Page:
It sometimes bugs me that it is so difficult to write Perl code that is readable (easy to follow) when working with references. For example, if I see a variable $var in the middle of some code, it can be a scalar variable, a scalar reference, an array reference, a hash reference, and so on. Hence, I often end up guessing or having to scan source code nearby in order to determine the type of the variable. I find this workflow less than optimal. Would it not be better if the variable could (optionally) be made self-documenting with respect to reference type?

    In the book Perl Best Practices, the problem is mentioned in another setting, and the solution suggested is to add the suffix _ref to the variable name. So one could write,

    $var_href = { a => 1 };
    to create a hash ref, and
    $var_aref = [ 1, 2, 3];
    to create an array reference.

    However, a problem with this convention could be that the suffix is not optional. You should not be forced to used the more verbose form of the variable name. I think, the programmer should have a choice to decide whether he finds it advantageous to include the suffix at given place or not. For example, when declaring the variable as

    $var = [ 1, 2, 3 ];
    it is rather obvious that it is an array reference, and there is no need to write:
    $var_aref = [ 1, 2, 3 ];
    The latter is in my opinion too verbose. However, if the reference is just defined as
    my $var;
    it would often be better to include the suffix. If there is no indication on the next lines or so whether $var will be used as an array reference or not, it would be more readable to define it as
    my $var_aref;

    A new idea for reference variable naming syntax

    So this lead me to an idea: Could the postfix dereferencing syntax be extended for this use case?

    The Postfix Dereferening Syntax (PDS) was introduced as experimental in 5.20. And starting from 5.24 it is included in the Perl language by default.

    Currently PDS is used for dereferencing:

    my @array = $var->@*;
    Notice that the PDS includes a star after the sigil. It is a syntax error not to include the star. But let's say for the moment that if the star was omitted, the dereferencing was to be simply ignored instead. So
    my $var->@;
    would mean the same as
    my $var;
    and produce no syntax error.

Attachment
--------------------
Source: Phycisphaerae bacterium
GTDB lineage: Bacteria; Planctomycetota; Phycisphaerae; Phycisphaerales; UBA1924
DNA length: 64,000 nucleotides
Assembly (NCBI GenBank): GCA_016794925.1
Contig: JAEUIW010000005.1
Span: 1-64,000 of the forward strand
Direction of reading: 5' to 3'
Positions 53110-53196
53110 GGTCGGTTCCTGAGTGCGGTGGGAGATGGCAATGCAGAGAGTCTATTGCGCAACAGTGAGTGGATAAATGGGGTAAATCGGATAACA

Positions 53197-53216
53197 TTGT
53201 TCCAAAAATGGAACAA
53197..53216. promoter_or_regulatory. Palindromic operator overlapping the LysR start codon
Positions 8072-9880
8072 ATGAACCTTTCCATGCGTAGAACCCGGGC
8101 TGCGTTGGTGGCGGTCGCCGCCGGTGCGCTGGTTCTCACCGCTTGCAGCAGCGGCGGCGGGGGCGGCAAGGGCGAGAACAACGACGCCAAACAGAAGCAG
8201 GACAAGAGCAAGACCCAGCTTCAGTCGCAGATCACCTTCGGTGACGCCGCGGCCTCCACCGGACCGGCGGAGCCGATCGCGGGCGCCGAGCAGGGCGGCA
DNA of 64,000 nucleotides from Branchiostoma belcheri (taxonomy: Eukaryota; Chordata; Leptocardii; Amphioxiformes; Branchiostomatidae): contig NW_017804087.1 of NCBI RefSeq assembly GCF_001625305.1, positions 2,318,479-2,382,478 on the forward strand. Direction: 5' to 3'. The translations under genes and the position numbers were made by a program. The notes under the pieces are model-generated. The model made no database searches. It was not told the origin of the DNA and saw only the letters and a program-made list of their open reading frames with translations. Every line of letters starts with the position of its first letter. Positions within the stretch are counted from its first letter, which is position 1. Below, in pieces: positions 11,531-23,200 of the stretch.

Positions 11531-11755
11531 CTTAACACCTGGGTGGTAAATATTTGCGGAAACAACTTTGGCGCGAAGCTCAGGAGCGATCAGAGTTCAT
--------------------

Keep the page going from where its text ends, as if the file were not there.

Let's denote this new syntax by Optional Postfix Reference Declaration Syntax (OPRDS). So when using OPRDS, should it be entirely up to the user to ensure that he used the correct sigil. For example, if I write

    $var->@ = 12;
    when I really meant
    $var->@ = [ 12 ];
    should it produce a compile time error? I think it would be very helpful if the compiler could use OPRDS to check for consistency. But it might be difficult to implement? I do not know. If it is difficult to implement, some alternatives might be used instead? I don't know much of Perl internals, so this is a point where I need help.

    When I started out with this idea, compile time type-checking was not on my mind at all. But I see now that OPRDS would offer the opportunity for stricter type checking.

    But type checking was not the main issue I wanted to discuss. What I would like to discuss is how to deal with reference variable names. Reading and understanding written Perl code can be difficult since the $ sigil can be used for many data types. How could this situation be improved?

RFC: Module for testing asynchronous event series
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by Dallaylaen
on Jan 18, 2017 at 16:57

    Let's say we are going to test a module that is supposed to be run asynchronously - using threads, AnyEvent, or Coro, or some other means. And we need to check that certain events happen in certain sequence, because some of them depend on the others.

    Probably the best way to achieve this would be of course to minimize interdependencies and use mathematically correct synchronization for whatever is left. Of course, that is not always achievable, due to limited time.

    So I'm going to propose a primitive that I think should deal with a huge subclass of such tasks.

    The code goes as follows:

    use Test::AsyncSeq; my $id = Test::AsyncSeq->get_sequence_id; my $id2 = Test::AsyncSeq->get_sequence_id( "frobnicate" ); # would be "frobnicate1" or smth # somewhere in threads/callbacks is_after( $id, "start" ); # elsewhere is_after( $id, "event2", "start" ); # more elsewhere is_after( $id, "event3", "start" ); # finally is_after( $id, "finish", "event2", "event3" );

    The is_after( $id, $event, @dependencies ); passes if and only if:

    • sequence named $id was created;
    • $event was not seen in the sequence yet;
    • all of the @dependencies have been seen at the moment of the call.

    The id is just a string, and is required since Perl is not very good at passing blessed references across threads. And multiple tests MAY be needed in the same script, say to catch a race condition.

    Does such interface make sense? Would it be of use to anyone?

[RFC] Building Regex Alternations Dynamically
5 direct replies — Read more / Contribute
by haukex
on Jan 18, 2017 at 07:57

    Dear Monks, this is a suggestion for a tutorial, any comments or suggestions are welcome. Update 1: Fixed up explanation of metacharacters a bit. Update 2: Implemented some things from kcott's comments. Update 3: Added TL;DR, inspired by LanX.

    TL;DR: The two code samples below are working pieces of code that can be copied into your Perl script and adapted for your purposes.